MEMPHIS, Tenn. — Did you know more than 200,000 Memphis homes have potential lead problems?
That's according to numbers from the Shelby County Department of Housing in 2017.
To help with the problem the Environmental Protection Agency started a lead prevention pilot program in Shelby county and partnered with Le Bonheur and other organizations.
When you think about water problems Flint, Michigan, comes to mind but similar issues are right here in Memphis.
A 2017 report from the lead prevention pilot program shows 15,000 to 20,000 children are screened for lead poisoning each year with 225 testing positive.
"It shows that Memphis is the second highest city for risk in the southeast for young children," said Dr. Jason Yaun with Le Bonheur Children's Hospital.
To help curb this, Le Bonheur is working with housing agencies and the EPA to find out what homes have lead hazards.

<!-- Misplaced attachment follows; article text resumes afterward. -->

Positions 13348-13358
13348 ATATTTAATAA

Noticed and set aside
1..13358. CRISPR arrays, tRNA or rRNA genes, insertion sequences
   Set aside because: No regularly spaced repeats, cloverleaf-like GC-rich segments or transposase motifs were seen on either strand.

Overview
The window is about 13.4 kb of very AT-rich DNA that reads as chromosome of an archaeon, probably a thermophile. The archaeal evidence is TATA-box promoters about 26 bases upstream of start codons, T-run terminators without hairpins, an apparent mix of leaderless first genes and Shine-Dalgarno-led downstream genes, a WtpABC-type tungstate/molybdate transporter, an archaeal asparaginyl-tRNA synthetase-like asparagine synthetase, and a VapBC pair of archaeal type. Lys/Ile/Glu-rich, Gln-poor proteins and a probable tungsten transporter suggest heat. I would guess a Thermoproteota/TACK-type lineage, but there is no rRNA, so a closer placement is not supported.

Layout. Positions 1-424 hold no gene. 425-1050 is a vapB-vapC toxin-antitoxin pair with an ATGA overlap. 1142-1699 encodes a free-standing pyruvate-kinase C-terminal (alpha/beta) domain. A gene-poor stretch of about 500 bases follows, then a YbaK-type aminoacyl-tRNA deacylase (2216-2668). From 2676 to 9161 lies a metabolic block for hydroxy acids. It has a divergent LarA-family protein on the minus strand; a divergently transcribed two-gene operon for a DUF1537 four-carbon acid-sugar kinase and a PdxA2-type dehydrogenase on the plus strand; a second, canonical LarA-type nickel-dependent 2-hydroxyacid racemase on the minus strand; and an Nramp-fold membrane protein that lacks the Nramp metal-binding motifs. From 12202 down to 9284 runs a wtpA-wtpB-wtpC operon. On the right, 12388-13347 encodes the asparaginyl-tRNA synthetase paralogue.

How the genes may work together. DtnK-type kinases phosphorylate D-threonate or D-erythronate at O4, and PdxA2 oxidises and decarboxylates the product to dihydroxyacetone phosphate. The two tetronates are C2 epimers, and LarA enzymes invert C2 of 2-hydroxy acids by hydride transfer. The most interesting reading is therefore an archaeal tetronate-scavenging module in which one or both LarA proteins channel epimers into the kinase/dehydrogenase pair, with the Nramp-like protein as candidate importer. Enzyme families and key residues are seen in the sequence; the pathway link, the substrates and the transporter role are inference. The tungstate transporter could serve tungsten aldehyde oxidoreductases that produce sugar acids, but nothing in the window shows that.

In 2017 researchers found more than 200,000 built before the 1980s have potential lead problems.
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More recently Le Bonheur assessed more than 100 homes in north Memphis for lead in the last 6 months.
"A lot of the homes built before 1978 might still have lead paint in them, lead in the soil or other sources of lead through the water and things like that," said Dr. Yaun.
Homeowners can actually test water at home with kits for about $10 from Home Depot or other hardware stores.
It's important to remember to wait 6 hours before you take a sample to have the most accurate results.
You just need to fill up a quart of water, pour it inside the test tube then ship it off.
It takes about a week to get the results back.
Dr. Yaun said it's important to make sure your water is lead free to stay healthy.
"We have thresholds for cutoff testing for lead but as far as we know there is no level of lead exposure that is considered safe," said Dr. Yaun.
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